Here’s Benintendi, who hits well in Yankee Stadium, has homered earlier, and hits the Yankees extremely well. I wonder which is more relevant – his love of hitting in Yankee Stadium or his love of hitting the Yankees. If it’s the former, perhaps the Yankees should acquire him someday.
        
    Green works the count to 2-2 with efficiency, and Benintendi leans away from a 95-mph fastball for ball three. Green’s next pitch is low, ball four. The boos roll out. I expect that Green is showing respect for a hitter who uses Yankee Stadium as a dartboard.
     
       Henley Ramirez is the go-ahead run, and the outfield plays deep. He’s batting .288, with three home runs. Kimmy stands between my hands, preening her own feathers. Green deals the 1-1, at 95 mph, down the middle of the plate. It goes deep to left, into the second deck, and the Red Sox now lead, 6-5. Tanaka and Porcello are off the hook, Chad Green has a blown save, Jeremy Johnson a chance to win, and the Sox have had their third home run of the night. Walks are always fatal. Green puts his hands on his hips and closes his eyes. The fans are roaring – there must be a lot of Red Sox fans in attendance. The homer went 431 feet.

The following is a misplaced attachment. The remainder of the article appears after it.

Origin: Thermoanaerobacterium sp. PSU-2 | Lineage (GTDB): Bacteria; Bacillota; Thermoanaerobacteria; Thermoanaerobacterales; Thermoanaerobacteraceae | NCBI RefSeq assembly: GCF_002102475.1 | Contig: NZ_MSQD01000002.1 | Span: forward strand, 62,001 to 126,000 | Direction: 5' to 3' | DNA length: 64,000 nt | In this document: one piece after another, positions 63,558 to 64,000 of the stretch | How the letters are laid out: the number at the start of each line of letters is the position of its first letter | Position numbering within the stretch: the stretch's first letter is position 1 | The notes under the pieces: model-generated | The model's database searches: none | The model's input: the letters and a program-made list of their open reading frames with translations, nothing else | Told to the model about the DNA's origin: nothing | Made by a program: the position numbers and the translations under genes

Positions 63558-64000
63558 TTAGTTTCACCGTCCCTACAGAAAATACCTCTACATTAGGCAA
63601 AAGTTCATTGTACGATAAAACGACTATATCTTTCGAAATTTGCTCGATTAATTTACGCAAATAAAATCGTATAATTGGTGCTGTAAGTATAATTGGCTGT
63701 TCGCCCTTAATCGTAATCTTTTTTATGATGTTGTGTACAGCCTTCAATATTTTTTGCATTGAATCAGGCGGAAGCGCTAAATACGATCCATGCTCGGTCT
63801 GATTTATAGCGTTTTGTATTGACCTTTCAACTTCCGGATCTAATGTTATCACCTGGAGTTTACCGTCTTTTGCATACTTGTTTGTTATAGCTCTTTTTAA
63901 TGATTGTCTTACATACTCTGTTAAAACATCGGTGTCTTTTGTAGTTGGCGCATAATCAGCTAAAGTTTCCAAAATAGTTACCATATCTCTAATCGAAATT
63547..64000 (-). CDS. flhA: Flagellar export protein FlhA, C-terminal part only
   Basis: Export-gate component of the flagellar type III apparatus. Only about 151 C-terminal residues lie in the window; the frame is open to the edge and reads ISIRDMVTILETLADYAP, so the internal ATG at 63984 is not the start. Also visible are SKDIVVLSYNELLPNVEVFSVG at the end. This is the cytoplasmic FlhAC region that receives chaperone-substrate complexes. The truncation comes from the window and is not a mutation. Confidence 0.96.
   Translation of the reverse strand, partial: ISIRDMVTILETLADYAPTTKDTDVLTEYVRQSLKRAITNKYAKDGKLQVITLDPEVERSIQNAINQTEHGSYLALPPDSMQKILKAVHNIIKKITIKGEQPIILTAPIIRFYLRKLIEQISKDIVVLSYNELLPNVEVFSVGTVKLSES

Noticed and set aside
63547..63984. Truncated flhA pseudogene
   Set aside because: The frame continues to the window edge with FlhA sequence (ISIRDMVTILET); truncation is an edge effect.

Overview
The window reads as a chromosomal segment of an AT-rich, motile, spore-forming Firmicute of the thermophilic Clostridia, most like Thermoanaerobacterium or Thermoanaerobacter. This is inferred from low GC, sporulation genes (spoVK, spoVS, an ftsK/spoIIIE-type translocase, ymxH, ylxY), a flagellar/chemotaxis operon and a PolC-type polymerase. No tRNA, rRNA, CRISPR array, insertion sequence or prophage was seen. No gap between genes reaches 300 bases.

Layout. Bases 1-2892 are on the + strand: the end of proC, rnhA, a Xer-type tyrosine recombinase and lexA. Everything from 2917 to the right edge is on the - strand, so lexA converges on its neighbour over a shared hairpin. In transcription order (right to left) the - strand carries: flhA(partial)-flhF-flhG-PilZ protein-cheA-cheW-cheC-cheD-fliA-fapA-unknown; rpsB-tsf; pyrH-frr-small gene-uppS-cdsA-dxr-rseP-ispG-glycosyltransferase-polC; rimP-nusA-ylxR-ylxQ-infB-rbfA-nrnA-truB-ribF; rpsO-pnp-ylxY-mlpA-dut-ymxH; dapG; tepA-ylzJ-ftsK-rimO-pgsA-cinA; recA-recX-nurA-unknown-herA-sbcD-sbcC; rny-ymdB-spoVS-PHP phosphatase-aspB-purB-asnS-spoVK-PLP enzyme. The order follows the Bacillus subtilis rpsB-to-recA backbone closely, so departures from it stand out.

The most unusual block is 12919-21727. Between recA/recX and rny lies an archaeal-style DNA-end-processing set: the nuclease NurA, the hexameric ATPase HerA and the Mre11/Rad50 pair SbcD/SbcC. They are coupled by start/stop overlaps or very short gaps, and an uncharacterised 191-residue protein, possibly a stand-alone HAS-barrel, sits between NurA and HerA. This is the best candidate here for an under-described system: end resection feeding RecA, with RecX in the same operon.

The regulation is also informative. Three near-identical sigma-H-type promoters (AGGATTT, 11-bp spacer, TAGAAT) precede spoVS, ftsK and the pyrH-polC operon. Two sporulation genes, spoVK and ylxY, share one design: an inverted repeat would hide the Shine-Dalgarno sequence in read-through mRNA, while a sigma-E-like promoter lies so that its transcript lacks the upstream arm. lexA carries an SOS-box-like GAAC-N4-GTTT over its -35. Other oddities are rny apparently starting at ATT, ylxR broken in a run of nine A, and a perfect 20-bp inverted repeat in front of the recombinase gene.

This inning has become disastrous, and J.D. Martinez comes to bat. Green goes 0-2 and then fires the obligatory 0-2 slider away for a ball, and another one after that. Martinez hits the next pitch into center field for a single, and Larry Rothschild bounces out of the dugout to dispense wisdom to Green. Usually, that consists of “Throw strikes, dammit.”